Plays out like one long B-side
IS SCOTLAND becoming the leading producer of twee movie musicals? On the heels of Sunshine on Leith, an Edinburgh-set jukebox journey through The Proclaimers’ song catalogue, comes the Glasgow response, God Help the Girl, written and directed by Stuart Murdoch.
As frontman of indie chamber pop outfit Belle & Sebastian, Murdoch has proved himself an inspired storyteller, spinning captivating three- or four-minute narratives about misunderstood geniuses, lovelorn outsiders and sickly kids who weren’t good at sports. But the wistful pleasures are stretched thin in a film that blurs the line separating self-irony from tiresome self-consciousness.
The project began as an album of thematically linked material, released in 2009 and featuring various female vocalists. What’s most disappointing about the film coaxed from that source is how musically uninteresting it is. B&S detractors tend to dismiss their work as featherweight whimsy. But the band’s best albums – If You’re Feeling Sinister, The Life Pursuit, Dear Catastrophe Waitress – are brilliant, robust collections of catchy tunes, ornate arrangements and witty lyrics that plant their feet in the ’60s while referencing multiple decades of British, French and American pop and folk.
Perhaps because Murdoch’s songs are so inherently cinematic on their own terms, they resist literal translation to the screen. One of the least memorable B&S albums was Storytelling, which was written for, but mostly unused in, the 2001 Todd Solondz movie of the same name. Unlike that venture, God Help the Girl didn’t involve the minefield of collaboration with another artist, and yet, with few exceptions, the songs feel tacked-on and weightless rather than a driving force in the plot.
Not that the word “plot” really applies. The central figure is Eve (Browning), an Australian frustrated songwriter far from home, hospitalised for depression and an eating disorder in what must be the world’s most unsupervised mental-health facility. Slipping out one night, she catches the eye of Anton (Boulanger), a sexy Swiss-German rocker performing at a local club. But it’s James (Alexander), the humiliated English guitarist and singer of the failed act that follows, who ends up taking care of her.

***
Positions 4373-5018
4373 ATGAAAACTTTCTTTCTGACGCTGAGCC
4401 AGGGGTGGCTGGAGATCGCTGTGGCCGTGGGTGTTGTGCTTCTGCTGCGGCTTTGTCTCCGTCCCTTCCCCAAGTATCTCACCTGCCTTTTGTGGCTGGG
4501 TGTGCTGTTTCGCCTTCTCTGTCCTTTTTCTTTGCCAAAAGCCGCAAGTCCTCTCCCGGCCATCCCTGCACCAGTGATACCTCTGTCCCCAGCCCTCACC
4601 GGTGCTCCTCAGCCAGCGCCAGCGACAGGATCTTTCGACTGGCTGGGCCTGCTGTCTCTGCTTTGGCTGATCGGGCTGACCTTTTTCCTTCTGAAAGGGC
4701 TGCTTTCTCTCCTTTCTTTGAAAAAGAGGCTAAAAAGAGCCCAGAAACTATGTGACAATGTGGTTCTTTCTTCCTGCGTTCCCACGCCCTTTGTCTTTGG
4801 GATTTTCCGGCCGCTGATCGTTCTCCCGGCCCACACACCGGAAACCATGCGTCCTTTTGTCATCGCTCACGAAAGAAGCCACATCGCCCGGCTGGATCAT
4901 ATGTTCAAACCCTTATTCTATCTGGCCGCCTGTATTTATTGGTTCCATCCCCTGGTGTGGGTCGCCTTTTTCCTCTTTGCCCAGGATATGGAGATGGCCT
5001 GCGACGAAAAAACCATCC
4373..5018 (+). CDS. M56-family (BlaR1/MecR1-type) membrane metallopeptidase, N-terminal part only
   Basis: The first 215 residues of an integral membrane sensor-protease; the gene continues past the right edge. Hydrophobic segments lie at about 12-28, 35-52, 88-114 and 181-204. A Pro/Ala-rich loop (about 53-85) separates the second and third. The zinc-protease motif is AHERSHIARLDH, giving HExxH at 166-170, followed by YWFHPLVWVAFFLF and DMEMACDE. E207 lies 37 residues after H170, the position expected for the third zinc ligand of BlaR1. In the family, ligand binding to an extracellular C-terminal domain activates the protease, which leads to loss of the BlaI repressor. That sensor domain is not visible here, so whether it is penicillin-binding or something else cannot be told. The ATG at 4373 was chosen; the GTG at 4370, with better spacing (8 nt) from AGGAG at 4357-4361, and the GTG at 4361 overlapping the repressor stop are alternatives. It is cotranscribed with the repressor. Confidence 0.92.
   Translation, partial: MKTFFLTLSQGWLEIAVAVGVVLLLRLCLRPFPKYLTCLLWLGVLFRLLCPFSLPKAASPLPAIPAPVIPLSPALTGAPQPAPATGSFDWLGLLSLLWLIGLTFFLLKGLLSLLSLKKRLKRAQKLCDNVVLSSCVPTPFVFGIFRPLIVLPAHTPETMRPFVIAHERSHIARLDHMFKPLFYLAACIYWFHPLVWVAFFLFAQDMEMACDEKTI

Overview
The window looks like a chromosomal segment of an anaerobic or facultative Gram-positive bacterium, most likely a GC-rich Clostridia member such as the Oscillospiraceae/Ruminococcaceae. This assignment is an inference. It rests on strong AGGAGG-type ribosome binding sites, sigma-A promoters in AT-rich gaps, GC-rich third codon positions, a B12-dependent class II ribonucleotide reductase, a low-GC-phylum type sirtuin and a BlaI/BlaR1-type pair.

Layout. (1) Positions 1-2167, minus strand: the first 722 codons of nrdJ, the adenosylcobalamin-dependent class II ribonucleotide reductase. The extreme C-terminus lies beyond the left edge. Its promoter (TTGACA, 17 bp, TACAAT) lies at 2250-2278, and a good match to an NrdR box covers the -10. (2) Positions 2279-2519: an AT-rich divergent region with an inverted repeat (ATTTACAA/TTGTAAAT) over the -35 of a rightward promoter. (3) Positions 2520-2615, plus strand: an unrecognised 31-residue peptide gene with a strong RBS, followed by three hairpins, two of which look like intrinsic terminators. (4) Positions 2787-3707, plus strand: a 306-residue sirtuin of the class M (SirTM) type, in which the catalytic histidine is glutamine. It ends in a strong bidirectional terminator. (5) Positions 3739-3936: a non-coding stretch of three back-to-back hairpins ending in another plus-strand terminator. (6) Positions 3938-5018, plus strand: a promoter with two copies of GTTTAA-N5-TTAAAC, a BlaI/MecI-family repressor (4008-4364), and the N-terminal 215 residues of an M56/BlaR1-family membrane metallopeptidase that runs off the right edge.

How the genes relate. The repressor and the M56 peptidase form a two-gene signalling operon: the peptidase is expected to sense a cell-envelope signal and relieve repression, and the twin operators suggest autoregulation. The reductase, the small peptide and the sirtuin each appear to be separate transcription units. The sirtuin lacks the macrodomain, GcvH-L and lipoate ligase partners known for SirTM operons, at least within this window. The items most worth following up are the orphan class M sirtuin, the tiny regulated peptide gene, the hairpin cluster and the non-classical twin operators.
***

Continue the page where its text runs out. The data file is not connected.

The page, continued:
Eve moves out of the hospital and into a spare room in James’s flat, pretending not to notice his gigantic crush on her. Instead, she keeps counting on narcissistic Anton to pass on her song demo to a pair of radio hosts known for launching new talent. In the meantime, Eve tags along to meet James’s rich music student, Cassie (Murray), another transplanted Brit, who completes the trio. Out of nowhere, their summer-long amble becomes a let’s-form-a-band movie.
The three leads all have distinct charms and their own way with a song, but as a musical coming-ofage story their journey lacks definition. Lots of time is spent with them kayaking on the River Clyde or skipping around parks and wearing retro fashion and striking poses while they talk about how they want the music to sound.
But it feels like almost an entire film made up of airy filler in the absence of character development, tangible conflict, emotional insight or anything but the softest of resolutions.
Maybe these three are playing at being in a band because they don’t yet know what to do with their lives. But if that’s Murdoch’s point, it’s an unsatisfying one.
The character who reveals the most interesting inner life is James, perhaps the closest thing to a stand-in for Murdoch. In many ways it’s a thankless role, bolstering Eve and getting little in return. But Alexander brings humour and a nice touch of nerdy resilience to the character.
While it’s insubstantial and way overlong, the film’s bright, cheerful look is easy on the eyes. And a few songs are quite effective at reinforcing the warm connections among the characters. – The Hollywood Reporter
If you liked What If or Frank, you will like this.
DEPRESSED: Eve (Browning) is a troubled songwriter far from home.